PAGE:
What’s happening with basement apartments

Sketch of three people sitting in a cozy living room with a stairway leading up to ground level visible through an open door in the background

Pratt Center has been working on basement legalization for as long as I’ve been here (8 years) and even before that. Since 2006, we’ve partnered with Chhaya CDC and the BASE Coalition to examine how NYC policy and planning systems have failed to both support the tenants who call basements home and the homeowners who need this source of income to keep their homes. 

The importance of creating safe, healthy, affordable basement apartments cannot be overstated – it’s a vital source of housing and an important tool to solve at least part of NYC’s affordable housing crisis.

Over the past 15 years, we’ve done studies, organized with CBOs, gone into basements to do architectural analyses, performed large-scale GIS analysis of the citywide potential for basement conversions, and fought alongside Cypress Hills LDC and the East New York Coalition for Community Advancement to finally win the East New York Basement Apartment Conversion Pilot in 2016. Together, we worked with partners and a number of city agencies to create a smartly designed pilot to test the best ways to implement a basement conversion program that’s cost-effective for homeowners and safe and affordable for tenants to live in (or continue to live in – it cannot be ignored that people are already living in basements all over this city, legal or not, and that is why creating pathways to legalization is so vital). 

Improving the model used for the East New York Basement Apartment Pilot could double the number of basement units created in a citywide program
A Pratt Center analysis for the BASE Campaign found that there are at least 200,000 potential basement and cellar units if the current East New York Pilot model is expanded citywide. If the City were to pursue other strategic zoning changes including eliminating the addition of FAR from cellar conversions, there are over 400,000 potential units.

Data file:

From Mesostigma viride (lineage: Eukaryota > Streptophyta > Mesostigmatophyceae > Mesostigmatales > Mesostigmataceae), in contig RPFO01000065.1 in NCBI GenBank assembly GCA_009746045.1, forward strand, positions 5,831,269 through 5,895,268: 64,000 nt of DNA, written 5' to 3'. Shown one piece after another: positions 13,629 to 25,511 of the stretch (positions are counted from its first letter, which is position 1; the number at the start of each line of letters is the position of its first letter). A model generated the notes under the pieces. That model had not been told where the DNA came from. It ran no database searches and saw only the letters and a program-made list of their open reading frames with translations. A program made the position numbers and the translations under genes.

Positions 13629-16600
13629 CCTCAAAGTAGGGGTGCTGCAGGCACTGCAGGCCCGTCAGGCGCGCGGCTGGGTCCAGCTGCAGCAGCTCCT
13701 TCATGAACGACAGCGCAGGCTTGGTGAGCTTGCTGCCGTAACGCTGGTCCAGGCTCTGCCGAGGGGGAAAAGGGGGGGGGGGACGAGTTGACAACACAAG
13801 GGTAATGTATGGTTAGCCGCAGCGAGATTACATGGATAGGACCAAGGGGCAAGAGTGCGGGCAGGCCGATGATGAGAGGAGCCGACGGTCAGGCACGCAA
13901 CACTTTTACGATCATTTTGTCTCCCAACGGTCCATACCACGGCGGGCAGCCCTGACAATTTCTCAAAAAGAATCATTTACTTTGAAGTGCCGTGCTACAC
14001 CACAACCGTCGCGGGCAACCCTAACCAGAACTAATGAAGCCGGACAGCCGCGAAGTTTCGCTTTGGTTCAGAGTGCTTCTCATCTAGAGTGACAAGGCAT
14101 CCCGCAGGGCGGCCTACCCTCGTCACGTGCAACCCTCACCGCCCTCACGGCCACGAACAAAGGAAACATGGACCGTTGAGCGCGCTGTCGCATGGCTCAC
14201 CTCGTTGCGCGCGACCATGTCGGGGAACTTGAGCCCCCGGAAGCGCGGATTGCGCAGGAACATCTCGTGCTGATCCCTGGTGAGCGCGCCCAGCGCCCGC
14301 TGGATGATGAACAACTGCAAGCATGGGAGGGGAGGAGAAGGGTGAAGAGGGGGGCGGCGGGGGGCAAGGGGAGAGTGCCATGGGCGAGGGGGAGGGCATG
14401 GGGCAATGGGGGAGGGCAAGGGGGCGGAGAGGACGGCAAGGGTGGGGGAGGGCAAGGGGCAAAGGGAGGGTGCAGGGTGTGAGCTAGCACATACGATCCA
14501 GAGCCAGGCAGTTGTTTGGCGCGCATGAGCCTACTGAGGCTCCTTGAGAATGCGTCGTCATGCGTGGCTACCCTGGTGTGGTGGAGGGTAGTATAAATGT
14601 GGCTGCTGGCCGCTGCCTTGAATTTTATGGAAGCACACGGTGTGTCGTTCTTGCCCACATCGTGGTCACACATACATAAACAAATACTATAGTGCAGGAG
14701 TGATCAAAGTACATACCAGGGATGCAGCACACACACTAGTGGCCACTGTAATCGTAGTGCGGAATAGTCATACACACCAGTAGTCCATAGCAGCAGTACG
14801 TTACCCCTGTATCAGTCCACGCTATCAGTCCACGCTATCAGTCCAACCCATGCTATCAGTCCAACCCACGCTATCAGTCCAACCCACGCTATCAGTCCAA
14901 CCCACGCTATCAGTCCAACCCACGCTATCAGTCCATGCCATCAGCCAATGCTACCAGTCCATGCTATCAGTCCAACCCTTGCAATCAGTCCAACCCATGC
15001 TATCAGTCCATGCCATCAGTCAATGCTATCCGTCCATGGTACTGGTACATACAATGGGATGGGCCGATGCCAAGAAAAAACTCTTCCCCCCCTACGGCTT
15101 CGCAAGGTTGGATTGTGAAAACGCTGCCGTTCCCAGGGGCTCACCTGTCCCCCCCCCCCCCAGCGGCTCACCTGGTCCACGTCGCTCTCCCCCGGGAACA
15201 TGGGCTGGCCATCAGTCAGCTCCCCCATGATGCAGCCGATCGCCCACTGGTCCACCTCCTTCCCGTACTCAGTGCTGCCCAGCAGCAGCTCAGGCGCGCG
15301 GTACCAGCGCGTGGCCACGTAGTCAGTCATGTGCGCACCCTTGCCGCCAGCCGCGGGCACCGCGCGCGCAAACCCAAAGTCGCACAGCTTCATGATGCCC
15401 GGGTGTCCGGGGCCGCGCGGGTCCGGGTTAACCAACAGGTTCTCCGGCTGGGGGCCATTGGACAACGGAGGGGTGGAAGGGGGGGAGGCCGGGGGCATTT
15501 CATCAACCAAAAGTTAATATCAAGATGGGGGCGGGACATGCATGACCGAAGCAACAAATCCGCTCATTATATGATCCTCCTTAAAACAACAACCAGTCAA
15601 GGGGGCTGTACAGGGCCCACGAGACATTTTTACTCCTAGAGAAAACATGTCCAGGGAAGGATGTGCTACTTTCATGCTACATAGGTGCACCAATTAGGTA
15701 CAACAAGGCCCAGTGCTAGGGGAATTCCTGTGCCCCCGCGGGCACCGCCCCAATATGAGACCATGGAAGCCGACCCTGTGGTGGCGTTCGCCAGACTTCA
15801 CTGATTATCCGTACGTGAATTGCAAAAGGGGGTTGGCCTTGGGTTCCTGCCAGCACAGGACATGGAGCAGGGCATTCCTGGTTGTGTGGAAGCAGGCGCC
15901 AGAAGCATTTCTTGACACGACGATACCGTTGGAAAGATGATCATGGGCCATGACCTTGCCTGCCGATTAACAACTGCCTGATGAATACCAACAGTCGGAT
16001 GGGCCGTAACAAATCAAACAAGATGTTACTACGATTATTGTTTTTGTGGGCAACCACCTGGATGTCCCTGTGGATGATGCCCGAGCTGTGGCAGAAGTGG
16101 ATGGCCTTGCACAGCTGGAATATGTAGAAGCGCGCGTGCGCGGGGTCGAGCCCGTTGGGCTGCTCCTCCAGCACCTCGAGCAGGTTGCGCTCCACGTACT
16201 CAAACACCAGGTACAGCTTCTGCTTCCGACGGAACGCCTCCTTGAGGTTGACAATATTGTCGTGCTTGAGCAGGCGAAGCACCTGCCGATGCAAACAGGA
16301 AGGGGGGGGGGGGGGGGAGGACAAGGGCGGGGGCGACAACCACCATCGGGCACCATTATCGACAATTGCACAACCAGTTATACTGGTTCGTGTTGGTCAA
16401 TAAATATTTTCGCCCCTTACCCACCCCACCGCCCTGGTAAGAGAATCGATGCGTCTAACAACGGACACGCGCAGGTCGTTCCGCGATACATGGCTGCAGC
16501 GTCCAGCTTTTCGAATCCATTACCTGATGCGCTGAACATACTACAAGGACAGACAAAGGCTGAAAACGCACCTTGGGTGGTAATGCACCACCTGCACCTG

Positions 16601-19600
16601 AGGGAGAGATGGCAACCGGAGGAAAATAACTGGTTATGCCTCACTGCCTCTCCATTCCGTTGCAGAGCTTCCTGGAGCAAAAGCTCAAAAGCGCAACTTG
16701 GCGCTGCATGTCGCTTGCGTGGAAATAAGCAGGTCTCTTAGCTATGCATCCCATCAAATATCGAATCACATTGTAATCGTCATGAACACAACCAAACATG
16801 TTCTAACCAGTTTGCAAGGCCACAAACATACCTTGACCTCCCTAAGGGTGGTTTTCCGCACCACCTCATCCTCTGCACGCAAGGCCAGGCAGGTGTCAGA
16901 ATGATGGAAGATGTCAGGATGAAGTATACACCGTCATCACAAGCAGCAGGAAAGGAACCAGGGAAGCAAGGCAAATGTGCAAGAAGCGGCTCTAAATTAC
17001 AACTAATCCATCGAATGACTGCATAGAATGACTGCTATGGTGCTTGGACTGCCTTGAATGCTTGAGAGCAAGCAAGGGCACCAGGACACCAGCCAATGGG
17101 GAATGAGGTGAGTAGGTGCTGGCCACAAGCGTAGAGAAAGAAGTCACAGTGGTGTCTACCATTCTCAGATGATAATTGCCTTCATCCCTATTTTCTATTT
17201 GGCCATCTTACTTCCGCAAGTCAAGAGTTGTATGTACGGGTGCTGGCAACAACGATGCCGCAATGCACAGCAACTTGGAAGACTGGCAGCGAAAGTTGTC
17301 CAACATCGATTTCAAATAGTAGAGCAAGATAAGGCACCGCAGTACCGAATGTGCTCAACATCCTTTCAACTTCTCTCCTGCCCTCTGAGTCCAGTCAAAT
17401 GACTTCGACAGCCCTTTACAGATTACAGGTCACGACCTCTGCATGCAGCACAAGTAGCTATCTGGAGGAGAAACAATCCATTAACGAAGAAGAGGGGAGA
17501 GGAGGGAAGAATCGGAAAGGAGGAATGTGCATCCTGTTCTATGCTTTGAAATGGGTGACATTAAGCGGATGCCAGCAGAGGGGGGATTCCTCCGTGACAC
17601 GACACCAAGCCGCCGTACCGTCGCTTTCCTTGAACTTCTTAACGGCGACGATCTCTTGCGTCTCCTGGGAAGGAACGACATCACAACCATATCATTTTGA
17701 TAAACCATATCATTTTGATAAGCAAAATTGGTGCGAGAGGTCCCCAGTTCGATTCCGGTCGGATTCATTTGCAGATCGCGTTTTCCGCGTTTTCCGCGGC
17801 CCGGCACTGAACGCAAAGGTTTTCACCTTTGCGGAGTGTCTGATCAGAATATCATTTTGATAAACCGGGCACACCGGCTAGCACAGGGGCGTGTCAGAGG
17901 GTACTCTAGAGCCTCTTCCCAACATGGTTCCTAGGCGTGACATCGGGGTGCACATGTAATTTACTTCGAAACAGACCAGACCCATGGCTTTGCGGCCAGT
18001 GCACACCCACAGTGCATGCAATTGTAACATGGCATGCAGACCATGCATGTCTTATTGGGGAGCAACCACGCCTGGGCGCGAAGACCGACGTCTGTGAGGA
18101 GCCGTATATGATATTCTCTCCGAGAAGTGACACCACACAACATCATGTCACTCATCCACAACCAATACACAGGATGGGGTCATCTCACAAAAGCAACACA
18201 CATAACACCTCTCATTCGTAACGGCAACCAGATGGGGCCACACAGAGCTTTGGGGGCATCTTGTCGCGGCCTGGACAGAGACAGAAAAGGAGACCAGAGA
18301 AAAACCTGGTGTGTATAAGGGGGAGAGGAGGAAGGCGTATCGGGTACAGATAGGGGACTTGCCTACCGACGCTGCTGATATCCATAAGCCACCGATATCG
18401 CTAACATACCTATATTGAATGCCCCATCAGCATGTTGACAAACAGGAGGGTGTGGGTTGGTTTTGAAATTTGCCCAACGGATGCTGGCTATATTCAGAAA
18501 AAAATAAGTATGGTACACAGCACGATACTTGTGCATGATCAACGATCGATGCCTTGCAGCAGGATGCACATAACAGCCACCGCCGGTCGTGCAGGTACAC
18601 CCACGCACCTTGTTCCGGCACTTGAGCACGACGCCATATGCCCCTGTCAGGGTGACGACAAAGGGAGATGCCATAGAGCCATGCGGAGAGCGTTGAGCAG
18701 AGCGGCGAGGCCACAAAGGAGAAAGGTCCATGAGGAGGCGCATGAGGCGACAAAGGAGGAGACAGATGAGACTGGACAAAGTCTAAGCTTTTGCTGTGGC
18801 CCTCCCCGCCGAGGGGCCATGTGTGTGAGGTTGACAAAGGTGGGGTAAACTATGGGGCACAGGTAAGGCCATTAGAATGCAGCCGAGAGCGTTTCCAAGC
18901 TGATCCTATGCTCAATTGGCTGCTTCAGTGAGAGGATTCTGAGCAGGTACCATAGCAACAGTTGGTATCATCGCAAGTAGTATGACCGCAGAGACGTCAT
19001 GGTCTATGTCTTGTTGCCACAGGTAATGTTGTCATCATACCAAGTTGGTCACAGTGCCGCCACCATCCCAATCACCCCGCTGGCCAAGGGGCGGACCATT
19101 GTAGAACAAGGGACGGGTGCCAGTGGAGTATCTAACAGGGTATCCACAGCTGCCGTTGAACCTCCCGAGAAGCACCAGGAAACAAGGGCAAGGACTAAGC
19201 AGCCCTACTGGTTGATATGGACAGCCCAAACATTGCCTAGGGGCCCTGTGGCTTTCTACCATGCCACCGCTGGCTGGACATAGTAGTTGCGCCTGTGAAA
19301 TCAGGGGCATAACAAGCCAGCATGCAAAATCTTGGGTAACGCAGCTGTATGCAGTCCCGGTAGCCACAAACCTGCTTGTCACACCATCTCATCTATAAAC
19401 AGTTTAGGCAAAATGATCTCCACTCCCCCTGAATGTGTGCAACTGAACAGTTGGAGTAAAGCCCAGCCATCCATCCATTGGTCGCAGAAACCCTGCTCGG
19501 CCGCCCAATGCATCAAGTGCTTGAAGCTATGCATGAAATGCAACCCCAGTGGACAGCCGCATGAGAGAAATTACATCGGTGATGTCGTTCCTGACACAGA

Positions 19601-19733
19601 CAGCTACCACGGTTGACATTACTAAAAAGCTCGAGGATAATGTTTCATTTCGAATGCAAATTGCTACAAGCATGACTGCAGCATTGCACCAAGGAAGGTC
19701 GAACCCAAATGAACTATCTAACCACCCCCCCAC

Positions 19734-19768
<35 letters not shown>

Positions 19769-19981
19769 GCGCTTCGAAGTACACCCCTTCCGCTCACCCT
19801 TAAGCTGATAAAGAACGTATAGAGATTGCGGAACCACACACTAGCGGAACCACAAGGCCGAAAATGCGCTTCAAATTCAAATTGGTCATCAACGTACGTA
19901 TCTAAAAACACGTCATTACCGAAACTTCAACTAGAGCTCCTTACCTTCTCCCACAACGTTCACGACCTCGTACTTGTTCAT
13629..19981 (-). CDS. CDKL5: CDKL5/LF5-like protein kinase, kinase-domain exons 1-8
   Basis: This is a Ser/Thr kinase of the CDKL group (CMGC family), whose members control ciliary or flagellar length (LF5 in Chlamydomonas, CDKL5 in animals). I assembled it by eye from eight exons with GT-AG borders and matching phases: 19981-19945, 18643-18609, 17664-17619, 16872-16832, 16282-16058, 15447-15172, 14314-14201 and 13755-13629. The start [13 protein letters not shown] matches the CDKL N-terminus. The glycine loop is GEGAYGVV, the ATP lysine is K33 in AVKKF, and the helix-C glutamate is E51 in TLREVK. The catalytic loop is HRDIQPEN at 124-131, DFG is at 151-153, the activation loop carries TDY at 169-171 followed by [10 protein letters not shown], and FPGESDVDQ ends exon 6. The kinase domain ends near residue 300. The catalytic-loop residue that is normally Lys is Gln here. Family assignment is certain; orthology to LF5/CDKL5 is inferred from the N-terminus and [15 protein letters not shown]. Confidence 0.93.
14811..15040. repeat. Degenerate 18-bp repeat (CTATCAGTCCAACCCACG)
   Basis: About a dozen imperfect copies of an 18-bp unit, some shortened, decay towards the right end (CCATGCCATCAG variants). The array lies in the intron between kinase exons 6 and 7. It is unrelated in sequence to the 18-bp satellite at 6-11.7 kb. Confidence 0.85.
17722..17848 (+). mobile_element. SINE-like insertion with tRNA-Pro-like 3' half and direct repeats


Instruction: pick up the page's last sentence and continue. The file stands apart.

Policy change can be a never-ending grind punctuated by moments of frustration, as our 15 years of work attests. But over the past few months, despite the Mayor’s shortsighted choice to back out of the  basement conversion pilot, I see an incredible amount of opportunity that will likely create a sea change in the way that basement apartments and Accessory Dwelling Units (ADUs) are considered in New York City. These include:

  • Cypress Hills LDC fought to find alternative funding to continue a pared down version of the pilot with 9 homes and succeeded! (mind you, the original had promised only 40 homes…) 
  • The City Council passed a much-needed deadline extension for Department of Building filings related to the pilot.
  • A Pratt Center analysis for the BASE Campaign finds that there are at least 200,000 potential basement and cellar units, and with strategic zoning changes, over 400,000.
  • The BASE Campaign has been growing, with new members joining the fight to bring basement legalization to the city.
  • Over 45 City Council candidates and candidates for other City offices have signed on to the BASE Campaign’s Blueprint for Basement Apartments Policy Platform (and the list continues to grow!). If you missed the launch, check it out here. If you’re a candidate for an elected office, sign the pledge here.
  • Assemblymember Epstein and Senator Harckham have proposed legislation at the State level that would direct cities and towns to create pathways for ADUs to be legally built. This will have an incredible impact on NYC, where the potential for new ADUs, not just basements, is in the hundreds of thousands of units.

Now the fight turns to bringing politicians on board to legislate true change. Legalizing basements is a clear step forward to solving the myriad problems stemming from the historic inequities tied to the city’s racist and classist housing system. If your organization wants to join this fight or learn more – reach out.  

PS - if you want to see what this looks like in your community, check out our online mapping tool built for activists, CBOs, electeds, and any other New Yorker who wants to understand what the opportunity for basement apartments looks like in their neighborhood.

Here’s some recent press to learn more:


Rebekah Morris


02 Feb, 2021